Beneath the surface

Much like my ability to hide the addiction issues from my friends and family, I essentially learned how to do the same thing with my health problems. From just looking at me, no one would have any clue about what I’ve been through physically and continue to deal with. This gets a bit technical but I’ll try to keep it as basic as possible with the correct info.

I fell ill shortly after graduating from college in late 2002 and it took about six months of being monitored at the Midwest Cancer Center in Columbia, Mo., before I was finally diagnosed with a rare blood cancer affecting the bone marrow called aplastic anemia. Basically, this meant that my body stopped creating the blood cells called platelets which we need in order for our blood to clot. Starting out, I had to get platelet transfusions and other blood transfusions on a monthly basis to keep my levels normal, but it didn’t take long before I required the transfusions more frequently. For example, my platelet count averaged in the 40s when normal counts range between 130-400. Plus, platelets only last 24-72 hours after transfusion.

It was decided by my doctors and family to undergo Antithymocyte globulin or ATG treatments in September/October 2003. The treatment was a serum administered intravenously for several hours during the process of four days in order to suppress my immune system from attacking the new cells that my body created. Starting off, the first treatment gave me a severe allergic reaction that required my first experience of being slammed with steroids to combat my body’s rejection of something that’s supposed to help me. Other than a problem with my veins giving out, blowing, or collapsing on the IVs that were replaced repeatedly, I made it through the treatments and was placed on cyclosporine pills. This medication was designed to keep my immune system suppressed while I had to wait for 6-9 months to see if the ATG treatments had been effective.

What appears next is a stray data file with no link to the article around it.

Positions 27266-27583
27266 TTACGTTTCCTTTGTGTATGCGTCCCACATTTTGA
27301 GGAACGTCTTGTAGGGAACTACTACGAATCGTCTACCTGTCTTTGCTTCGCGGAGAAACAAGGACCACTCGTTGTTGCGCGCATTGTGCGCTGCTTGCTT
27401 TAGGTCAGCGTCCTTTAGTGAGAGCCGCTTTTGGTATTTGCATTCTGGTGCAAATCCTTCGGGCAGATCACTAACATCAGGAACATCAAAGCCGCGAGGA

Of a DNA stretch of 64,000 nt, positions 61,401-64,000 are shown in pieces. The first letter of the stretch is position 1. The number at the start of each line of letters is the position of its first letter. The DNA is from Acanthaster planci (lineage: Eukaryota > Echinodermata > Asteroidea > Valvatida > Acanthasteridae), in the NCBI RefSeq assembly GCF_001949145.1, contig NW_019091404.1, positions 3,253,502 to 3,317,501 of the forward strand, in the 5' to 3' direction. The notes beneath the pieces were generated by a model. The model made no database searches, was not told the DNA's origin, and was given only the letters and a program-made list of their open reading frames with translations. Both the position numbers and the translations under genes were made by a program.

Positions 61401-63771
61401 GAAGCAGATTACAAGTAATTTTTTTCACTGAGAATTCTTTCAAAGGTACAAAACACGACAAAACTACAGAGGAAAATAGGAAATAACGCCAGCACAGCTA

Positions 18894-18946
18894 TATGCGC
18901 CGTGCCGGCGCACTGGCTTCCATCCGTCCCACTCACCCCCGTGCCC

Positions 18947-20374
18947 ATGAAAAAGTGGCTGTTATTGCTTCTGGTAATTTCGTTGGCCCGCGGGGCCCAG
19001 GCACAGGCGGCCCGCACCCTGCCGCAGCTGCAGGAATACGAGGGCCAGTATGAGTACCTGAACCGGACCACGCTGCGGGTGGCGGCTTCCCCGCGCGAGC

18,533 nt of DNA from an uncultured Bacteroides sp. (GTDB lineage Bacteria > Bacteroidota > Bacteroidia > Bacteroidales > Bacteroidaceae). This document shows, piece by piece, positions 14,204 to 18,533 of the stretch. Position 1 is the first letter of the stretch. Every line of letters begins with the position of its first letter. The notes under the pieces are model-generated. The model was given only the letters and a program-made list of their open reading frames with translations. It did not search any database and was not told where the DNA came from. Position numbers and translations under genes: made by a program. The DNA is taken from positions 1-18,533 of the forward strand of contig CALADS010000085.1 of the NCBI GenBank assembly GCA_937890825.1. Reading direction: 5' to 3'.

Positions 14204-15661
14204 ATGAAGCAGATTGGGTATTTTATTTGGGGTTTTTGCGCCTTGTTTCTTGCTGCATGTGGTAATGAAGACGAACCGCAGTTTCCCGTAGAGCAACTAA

To the relief of my doctors, friends and family, my blood counts stabilized and I was able to live two years on the immunosuppressive therapy before I started getting sick again. Apparently, my disease had mutated into a more advanced bone marrow disease called myelodysplastic syndrome (MDS), otherwise known as pre-leukemia. I was admitted to the hospital a number of times in late 2005 and early 2006. My health continued to deteriorate including my blood counts. This was when I was informed that I would only have 6 months to live if I didn’t receive a bone marrow transplant…